So, what do you feed Dick Cheney when he comes to dinner?
Considering the vice president's heart problems, fish or chicken breast might seem the best choice. But you don't want to go too far with the light stuff or he might suspect you're one of those latte-drinking, sushi-eating, Volvo-driving, New York Times-reading, Hollywood-loving, left-wing freak shows that belong only in Vermont. One crucial tip: No French food. It only makes him angry, and you wouldn't like Dick Cheney when he's angry.
You could try Clay Shaw's route. The Fort Lauderdale congressman said that when Cheney supped at his Capitol Hill townhouse a couple of months ago, he fed the V.P. good American beef. Shaw recalled that Lynne Cheney, who worries about her husband's diet, didn't seem to approve as he devoured a cut of cow with gusto. "I think he enjoyed it," Shaw told me with a chuckle.
On March 29, the Cheneys had the Shaws over to the vice president's residence, and the second lady got her revenge: Salmon was the closest thing to red meat in the joint.
Why is Broward County's resident Republican dining with the former Halliburton honcho? Well, they're old chums, having met in the House of Representatives back in the early 1980s, when they were a couple of middle-aged huns for the Reagan Revolution.
Shaw is so close to the gray man behind the president that he probably knows where the undisclosed location is. So when I spoke with the congressman last week on the telephone, I figured he must have some insights into Iraq, his good friend's war of choice.
We spoke the day after Fallujans killed four American subcontractors, burned their bodies in the street, and hung the corpses up on a bridge. I asked Shaw, an ardent supporter of the war who is up for reelection this fall, how we should respond. "That area has been a constant problem, and I think we really need to drop the hammer on that whole community," he told me from his congressional desk at the Rayburn House Office Building in Washington.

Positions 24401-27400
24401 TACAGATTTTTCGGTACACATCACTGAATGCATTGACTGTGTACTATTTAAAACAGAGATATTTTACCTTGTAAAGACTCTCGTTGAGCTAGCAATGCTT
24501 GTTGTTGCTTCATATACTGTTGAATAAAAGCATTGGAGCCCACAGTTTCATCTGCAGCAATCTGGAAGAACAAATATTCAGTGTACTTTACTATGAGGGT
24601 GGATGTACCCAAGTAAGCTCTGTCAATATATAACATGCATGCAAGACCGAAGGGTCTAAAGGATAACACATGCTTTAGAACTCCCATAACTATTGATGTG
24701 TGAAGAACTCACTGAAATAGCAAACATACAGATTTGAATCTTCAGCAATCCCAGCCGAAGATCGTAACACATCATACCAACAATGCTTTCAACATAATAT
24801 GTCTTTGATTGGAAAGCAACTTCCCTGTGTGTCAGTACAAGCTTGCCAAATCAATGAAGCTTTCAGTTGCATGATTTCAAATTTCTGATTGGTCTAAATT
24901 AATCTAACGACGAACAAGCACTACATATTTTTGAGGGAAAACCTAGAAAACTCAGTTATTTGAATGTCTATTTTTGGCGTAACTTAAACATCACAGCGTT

Drop the hammer?
"You go door to door and take away all their weapons," explained Shaw, who is otherwise a strong believer in the Second Amendment. "Then we have to look at the videotape and find the people who did it. We can't sit back and let them go. It would be a sign of weakness to do nothing. We need to let them know that in an occupied country, you can't do that. The newfound freedoms do not include anything like that.
"This has enraged many Americans, and we need to respond in kind. You cannot sit back and pacify terrorists. You've got to cut them off at the knees."
Let's just hope that Shaw's tough talk is just that: talk. Our congressman's proposal conjures up images of broken windows, trashed homes, and residential gunbattles. It doesn't look good. By Monday, American soldiers had surrounded the city.
The numbers alone show that taking the city by force is unworkable. Polls taken in Iraq indicate that 70 percent of Fallujans approve of attacks on U.S. forces. That comes out to, oh, about 350,000 "terrorists" -- or 700,000 knees.